Jeffrey Kirwan of Blacksburg receives Crown Award from state forestry department
Dr. Jeffrey Kirwan, professor emeritus at Virginia Tech and resident of Blacksburg, has been awarded the Virginia Department of Forestry’s highest civilian honor – the Crown Award. The award was presented by VDOF’s Lisa Deaton at a meeting of the faculty of Virginia Tech’s College of Natural Resources.
VDOF established the Crown Award to recognize an individual or entity that has not only gone beyond the call of duty but has set a standard of excellence others can only admire. It is the highest honor the State Forester of Virginia can bestow, and Kirwan is only the fourth recipient of this award.
State Forester Carl Garrison said, “Jeff is no stranger to high praise for significant achievement. He has a sustained and long-term track record of success, and I’m proud to add to his legacy of excellence and unparalleled achievement.”
Kirwan pioneered the use of information technology to involve citizens of all ages in the care and appreciation of trees. He led a natural resources and environmental education program that reached more than 360,000 young people during a 12-year period. And he incorporated service learning into Virginia Tech courses long before the practice became commonplace.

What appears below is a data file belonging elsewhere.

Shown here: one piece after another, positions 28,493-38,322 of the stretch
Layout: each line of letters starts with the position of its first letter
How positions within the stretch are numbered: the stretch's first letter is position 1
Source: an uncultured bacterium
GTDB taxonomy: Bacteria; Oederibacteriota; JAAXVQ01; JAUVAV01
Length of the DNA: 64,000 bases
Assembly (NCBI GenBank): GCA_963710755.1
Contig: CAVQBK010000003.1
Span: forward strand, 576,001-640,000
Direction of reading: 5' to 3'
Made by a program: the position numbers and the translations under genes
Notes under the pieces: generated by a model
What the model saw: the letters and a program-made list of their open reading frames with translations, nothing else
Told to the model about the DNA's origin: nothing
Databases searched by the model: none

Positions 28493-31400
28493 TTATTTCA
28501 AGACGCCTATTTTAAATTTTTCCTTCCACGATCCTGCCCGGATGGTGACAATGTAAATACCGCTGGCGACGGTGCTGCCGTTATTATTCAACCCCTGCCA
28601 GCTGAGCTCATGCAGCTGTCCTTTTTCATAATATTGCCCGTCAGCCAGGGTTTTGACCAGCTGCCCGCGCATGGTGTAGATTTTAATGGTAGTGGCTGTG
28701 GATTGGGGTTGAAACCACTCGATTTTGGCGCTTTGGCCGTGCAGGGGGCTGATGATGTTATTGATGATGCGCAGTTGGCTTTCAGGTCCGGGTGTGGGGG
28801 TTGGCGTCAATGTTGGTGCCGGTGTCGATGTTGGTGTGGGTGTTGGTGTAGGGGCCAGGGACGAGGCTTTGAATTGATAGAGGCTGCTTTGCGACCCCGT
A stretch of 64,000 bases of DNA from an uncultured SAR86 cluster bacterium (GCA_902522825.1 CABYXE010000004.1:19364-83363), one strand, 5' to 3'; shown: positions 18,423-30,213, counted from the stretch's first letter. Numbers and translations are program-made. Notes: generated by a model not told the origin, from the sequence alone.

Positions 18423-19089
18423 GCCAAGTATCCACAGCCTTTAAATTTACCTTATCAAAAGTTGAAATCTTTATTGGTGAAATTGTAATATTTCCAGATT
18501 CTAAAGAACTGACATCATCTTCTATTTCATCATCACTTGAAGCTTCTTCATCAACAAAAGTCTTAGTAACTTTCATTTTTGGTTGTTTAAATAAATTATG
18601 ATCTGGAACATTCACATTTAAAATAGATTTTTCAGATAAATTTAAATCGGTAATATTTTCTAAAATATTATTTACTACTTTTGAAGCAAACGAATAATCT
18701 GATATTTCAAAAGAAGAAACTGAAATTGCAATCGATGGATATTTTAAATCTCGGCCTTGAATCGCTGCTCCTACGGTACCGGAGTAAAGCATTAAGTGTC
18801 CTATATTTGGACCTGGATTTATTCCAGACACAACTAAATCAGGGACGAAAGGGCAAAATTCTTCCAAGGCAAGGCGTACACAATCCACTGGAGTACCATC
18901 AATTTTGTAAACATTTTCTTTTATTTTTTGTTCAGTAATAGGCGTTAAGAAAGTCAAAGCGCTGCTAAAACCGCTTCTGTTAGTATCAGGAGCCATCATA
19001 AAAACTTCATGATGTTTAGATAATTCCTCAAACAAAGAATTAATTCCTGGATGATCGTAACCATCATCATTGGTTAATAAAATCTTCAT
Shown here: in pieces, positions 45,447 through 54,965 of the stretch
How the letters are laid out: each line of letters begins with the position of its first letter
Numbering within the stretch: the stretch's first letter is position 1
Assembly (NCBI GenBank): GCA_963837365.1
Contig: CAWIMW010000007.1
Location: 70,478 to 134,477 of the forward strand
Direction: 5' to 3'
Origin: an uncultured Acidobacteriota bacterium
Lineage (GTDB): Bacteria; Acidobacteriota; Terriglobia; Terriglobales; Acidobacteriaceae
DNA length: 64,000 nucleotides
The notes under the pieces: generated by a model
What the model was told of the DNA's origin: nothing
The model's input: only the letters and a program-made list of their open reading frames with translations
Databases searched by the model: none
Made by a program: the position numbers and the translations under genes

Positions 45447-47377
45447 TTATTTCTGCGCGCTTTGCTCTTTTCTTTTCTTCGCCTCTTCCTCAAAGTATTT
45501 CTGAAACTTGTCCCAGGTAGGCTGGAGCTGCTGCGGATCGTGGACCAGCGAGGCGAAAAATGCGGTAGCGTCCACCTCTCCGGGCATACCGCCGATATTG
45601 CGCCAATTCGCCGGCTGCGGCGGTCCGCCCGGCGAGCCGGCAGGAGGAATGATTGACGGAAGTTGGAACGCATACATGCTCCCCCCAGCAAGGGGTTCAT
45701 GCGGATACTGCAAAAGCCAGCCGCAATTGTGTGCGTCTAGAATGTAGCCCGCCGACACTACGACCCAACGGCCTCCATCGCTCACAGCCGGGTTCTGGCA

“In addition to being an excellent teacher, Jeff served the public with distinction as a 4-H agent in Loudoun and Albemarle counties,” Garrison said. “We are proud to be able to recognize and thank Jeff for all he has done in service to the citizens of the commonwealth.”
The Virginia Department of Forestry protects and develops healthy, sustainable forest resources for Virginians. Headquartered in Charlottesville, the agency has forestry staff members assigned to every county to provide citizen service and public safety protection across the Commonwealth. VDOF is an equal opportunity provider.
With nearly 16 million acres of forestland and more than 144,000 Virginians employed in forestry, forest products and related industries, Virginia forests provide more than $27.5 billion annually in benefits to the commonwealth.
– Submitted by Gregory O’Donnell
No Comments »
No comments yet.